Seven takeaways from Las Vegas for the final AAU weekend of 2014

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The final week of the July evaluation period is one that, for many teams, means a trip to Las Vegas for one of three large tournaments (adidas Super 64, Las Vegas Fab 48 and the Las Vegas Classic), with Chris Paul’s The 8 being held there as well. And for coaches who may be looking for a more seasoned prospect, there’s also’s All-American JUCO Showcase Elite 80 West to attend. Below are a few thoughts on last week’s action, and one suggestion that could help lesser-known players who are looking to make a name for themselves in these events.

Las Vegas Recaps: Wednesday | Thursday | Friday | Saturday

1. Regardless of what Skal Labissiere decides to do, his work to get stronger will be of great importance. 

Labissiere enjoyed a very good week in Las Vegas, playing well on both ends of the floor. And he’s also been the focus of conversation with regards to what he’ll do next summer: enroll at the college he chooses, or take a shot at going overseas and playing professionally. Yet regardless of which path he chooses, Labissiere will need to continue to get stronger (especially if he goes pro). In speaking with Labissiere he stated that he’d dropped down to 206 this summer, and his goal is to get to 225. Of course adding weight isn’t solely about increasing the number, but also being sure that through good workout and dietary habits the weight gained is “positive.” That’s something else Labissiere noted, so it’s good to see he has a clear understanding of that.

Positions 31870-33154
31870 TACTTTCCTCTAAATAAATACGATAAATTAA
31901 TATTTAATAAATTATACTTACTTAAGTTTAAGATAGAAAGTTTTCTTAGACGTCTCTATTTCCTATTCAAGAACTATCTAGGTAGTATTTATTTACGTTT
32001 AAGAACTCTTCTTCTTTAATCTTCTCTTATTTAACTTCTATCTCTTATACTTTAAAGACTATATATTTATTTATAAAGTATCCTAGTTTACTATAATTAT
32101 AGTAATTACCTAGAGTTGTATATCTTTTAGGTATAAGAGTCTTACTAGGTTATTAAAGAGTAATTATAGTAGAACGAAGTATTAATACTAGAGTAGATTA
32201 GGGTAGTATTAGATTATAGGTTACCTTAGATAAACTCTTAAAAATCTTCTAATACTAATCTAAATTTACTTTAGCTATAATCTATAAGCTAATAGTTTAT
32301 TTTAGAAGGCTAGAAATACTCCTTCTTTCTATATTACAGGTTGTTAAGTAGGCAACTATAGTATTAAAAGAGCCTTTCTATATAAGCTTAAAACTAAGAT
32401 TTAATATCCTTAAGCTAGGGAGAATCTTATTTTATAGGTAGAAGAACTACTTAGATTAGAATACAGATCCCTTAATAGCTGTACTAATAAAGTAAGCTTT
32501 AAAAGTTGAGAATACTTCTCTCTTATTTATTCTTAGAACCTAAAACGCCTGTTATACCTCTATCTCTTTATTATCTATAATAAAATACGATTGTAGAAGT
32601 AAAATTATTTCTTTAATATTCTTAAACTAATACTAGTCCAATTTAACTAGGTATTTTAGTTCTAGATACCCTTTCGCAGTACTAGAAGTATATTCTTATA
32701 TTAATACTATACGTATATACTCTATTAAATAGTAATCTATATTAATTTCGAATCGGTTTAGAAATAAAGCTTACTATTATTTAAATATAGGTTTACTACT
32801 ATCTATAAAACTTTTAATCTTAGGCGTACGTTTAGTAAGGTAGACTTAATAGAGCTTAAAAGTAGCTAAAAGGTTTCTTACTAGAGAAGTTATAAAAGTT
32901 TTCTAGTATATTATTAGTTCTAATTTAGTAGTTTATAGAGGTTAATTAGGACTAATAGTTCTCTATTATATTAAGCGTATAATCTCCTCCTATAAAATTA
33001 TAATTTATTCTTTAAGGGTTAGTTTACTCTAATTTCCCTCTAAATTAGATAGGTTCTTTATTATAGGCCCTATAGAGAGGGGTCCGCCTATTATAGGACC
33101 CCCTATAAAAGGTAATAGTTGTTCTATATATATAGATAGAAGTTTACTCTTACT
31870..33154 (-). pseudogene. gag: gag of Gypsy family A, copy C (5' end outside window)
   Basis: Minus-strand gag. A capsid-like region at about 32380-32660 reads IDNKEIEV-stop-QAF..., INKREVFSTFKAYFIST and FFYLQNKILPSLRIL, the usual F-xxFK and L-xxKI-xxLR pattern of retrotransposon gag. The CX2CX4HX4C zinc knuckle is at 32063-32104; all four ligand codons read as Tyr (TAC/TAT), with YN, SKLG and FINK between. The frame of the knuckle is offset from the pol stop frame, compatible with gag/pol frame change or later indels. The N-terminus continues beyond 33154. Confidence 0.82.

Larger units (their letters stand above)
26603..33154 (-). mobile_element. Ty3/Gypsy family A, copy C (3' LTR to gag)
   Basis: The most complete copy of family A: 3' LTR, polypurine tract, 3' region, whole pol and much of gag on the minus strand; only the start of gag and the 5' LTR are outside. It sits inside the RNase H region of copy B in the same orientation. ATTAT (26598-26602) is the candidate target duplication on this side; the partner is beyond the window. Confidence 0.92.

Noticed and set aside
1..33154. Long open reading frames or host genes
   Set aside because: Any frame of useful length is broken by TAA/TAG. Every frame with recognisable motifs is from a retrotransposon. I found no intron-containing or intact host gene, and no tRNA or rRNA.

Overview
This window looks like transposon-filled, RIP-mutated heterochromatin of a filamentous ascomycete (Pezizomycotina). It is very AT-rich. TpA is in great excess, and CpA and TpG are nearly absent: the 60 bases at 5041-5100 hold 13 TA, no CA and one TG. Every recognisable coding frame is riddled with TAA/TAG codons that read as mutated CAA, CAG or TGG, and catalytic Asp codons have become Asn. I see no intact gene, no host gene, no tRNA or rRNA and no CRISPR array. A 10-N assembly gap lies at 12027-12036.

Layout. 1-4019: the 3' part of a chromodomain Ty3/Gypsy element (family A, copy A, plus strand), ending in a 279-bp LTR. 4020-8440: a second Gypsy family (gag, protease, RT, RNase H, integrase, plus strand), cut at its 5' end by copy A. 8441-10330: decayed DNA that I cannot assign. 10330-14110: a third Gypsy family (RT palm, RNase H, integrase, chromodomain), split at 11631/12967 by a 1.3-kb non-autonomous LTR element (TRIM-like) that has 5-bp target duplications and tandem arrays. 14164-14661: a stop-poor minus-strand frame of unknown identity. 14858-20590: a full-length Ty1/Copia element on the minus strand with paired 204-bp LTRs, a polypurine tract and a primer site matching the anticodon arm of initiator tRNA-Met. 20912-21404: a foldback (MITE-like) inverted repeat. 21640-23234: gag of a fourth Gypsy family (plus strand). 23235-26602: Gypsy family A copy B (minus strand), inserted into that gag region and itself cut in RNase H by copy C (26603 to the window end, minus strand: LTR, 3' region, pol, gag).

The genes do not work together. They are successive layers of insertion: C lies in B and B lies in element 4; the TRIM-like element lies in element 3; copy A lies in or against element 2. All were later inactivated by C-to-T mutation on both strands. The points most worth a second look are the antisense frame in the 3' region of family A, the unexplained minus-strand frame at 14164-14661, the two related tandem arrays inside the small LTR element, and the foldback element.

2. Vance Jackson has the look of a player poised to put together a standout junior season.

The 6-foot-8 forward can score both off the dribble and from beyond the arc, and he was very productive this past weekend for Belmont Shore. Jackson, who’s in the Class of 2016, scored 33 points in an overtime loss to the NJ Playaz Friday night and continued to be a solid scoring option alongside Tyler Dorsey throughout the weekend. The key for Jackson is remaining confident in his skill set, because when he is Jackson is an assertive player who can be tough to slow down. Regardless of what ranking service you prefer, don’t be surprised to see Jackson’s name rise up the list when those updates occur.

3. Pound for pound, there may not be a tougher player in 2015 than Isaiah Briscoe.